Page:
Shortly before YLC issued its findings in July 2014, Gonzalez had toured a San Diego juvenile detention facility, where she became concerned by the large number of female youth locked up on prostitution-related charges, despite being potential victims of sex trafficking or exploitation.
When she read about strip searches conducted in the presence of male staff, it struck her as another sexual violation.
‘Victimized’ Young Women
“Those girls have been victimized already, so why put them in that situation?” Gonzalez said in an interview with The Crime Report. “It just opened a can of worms. Why are we even detaining young women who have been victimized in a traditional juvenile incarceration setting?”
In negotiations on the bill, Gonzalez said she experienced paradoxical arguments from juvenile detention systems. On one hand, there was concern that AB 303 would require agencies to hire more female staff, but she heard the argument that pepper spray was necessary in juvenile hall because of the increasing number of female officers who must handle male detainees.
Ultimately, though, the bill passed with no registered opposition, and even several probation groups openly supported it.
One of those groups, the State Coalition of Probation Organizations (SCOPO), hopes AB 303 will bolster staffing. State regulations require that at least two probation officers be present during strip searches — one to do the search and one to monitor. Alberto Torrico, a lobbyist for SCOPO, said it’s sometimes difficult to meet that requirement if a facility is short on staff, let alone make sure there are enough female officers.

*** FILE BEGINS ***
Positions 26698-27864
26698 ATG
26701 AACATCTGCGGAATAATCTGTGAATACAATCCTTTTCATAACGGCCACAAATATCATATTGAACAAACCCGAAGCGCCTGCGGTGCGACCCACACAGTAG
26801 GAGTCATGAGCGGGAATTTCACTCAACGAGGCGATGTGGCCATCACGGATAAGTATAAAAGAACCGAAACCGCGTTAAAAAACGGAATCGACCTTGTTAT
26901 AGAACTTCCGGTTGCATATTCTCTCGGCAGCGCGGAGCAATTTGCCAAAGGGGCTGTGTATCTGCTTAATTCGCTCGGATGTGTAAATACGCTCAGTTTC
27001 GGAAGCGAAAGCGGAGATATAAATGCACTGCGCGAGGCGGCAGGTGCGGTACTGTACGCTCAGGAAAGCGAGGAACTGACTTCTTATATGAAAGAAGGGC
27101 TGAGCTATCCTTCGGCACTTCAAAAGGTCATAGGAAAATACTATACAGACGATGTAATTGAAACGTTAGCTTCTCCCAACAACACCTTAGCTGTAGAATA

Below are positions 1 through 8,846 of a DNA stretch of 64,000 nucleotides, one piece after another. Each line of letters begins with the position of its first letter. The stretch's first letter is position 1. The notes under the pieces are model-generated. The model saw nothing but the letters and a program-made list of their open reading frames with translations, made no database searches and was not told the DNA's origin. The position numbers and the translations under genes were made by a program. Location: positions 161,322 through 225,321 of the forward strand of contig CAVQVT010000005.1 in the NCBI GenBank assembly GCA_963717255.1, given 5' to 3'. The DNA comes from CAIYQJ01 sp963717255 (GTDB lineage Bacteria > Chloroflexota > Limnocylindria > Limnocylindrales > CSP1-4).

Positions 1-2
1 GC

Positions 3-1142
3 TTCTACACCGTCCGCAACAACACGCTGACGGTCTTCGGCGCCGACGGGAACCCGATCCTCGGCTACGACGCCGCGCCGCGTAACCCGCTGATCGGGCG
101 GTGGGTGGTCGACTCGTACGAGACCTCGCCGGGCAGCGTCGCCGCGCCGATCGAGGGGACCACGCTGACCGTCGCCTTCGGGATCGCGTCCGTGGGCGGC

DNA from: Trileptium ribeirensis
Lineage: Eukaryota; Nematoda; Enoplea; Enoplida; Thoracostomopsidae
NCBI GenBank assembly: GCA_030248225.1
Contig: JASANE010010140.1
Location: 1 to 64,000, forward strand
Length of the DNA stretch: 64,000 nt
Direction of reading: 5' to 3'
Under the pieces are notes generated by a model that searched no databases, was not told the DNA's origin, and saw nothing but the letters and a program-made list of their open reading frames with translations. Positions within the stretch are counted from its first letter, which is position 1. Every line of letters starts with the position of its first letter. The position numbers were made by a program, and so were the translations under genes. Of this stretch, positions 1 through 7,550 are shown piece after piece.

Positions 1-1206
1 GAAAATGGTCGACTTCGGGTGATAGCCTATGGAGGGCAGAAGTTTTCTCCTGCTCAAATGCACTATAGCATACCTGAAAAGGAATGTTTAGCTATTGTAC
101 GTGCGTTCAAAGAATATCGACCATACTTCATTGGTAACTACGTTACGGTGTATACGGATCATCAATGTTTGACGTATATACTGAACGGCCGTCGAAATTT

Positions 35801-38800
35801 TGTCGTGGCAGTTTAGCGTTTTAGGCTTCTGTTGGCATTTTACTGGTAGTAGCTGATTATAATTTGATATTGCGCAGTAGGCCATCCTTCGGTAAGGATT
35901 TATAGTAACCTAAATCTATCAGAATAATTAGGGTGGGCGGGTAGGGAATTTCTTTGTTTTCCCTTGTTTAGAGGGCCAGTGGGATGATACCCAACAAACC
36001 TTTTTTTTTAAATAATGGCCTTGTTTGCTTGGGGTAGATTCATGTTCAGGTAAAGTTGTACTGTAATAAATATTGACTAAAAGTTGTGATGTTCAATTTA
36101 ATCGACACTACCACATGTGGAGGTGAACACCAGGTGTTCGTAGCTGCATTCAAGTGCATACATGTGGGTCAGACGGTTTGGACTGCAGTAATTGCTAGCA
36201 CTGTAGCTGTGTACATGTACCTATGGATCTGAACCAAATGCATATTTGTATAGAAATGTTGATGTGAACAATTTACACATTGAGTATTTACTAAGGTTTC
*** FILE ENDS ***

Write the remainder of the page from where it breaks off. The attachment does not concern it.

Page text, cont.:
A.B. 303 will “require each county to be fully staffed up in a more gender-equitable fashion,” Torrico said. “It’s best to have more women [probation officers] and try to get a better balance.
“We still need to do a better job of getting more women into the profession,” he added. “In almost every county, we’re still seeing severe understaffing, so that’s really the problem. If you’re understaffed, then you can’t have gender balance and you can’t have proper supervision of the kids.”
AB 303 won’t be the end of the effort to reform juvenile detention facilities, Gonzalez said. She plans to look at how strip search laws should be applied to transgender youth, as well as regulating pepper spray use in juvenile halls on a statewide level and addressing the issue of minors incarcerated on prostitution-related charges. .
Meanwhile, a bill that sought to strictly limit solitary confinement in California juvenile facilities died in committee, due to projected costs for training and additional staffing. SB 124, authored by Sen. Mark Leno (D-San Francisco), would have banned punitive solitary confinement and limited room confinement to four hours for youths who pose a safety risk.
Leno and the bill’s proponents argued that using isolation as a disciplinary tool, even for several hours, can undermine rehabilitation and exacerbate behavioral problems. At least 20 states have banned youth solitary confinement.
“Around the country, so many jurisdictions are doing a lot better than [California],” said YLC’s Burrell. “It is being done, it can be done. You don’t have to go cold turkey. You can figure out how to move in the right direction.”
Dave Maass, a former staff writer at San Diego CityBeat and a 2012 John Jay/Tow Juvenile Justice Reporting Fellow, currently works for the Electronic Frontier Foundation. Kelly Davis, also formerly with San Diego CityBeat, was a 2014-2015 John Jay/Langeloth Health and Justice Journalism Reporting Fellow, and now works as a freelancer in the San Diego area. They welcome your comments.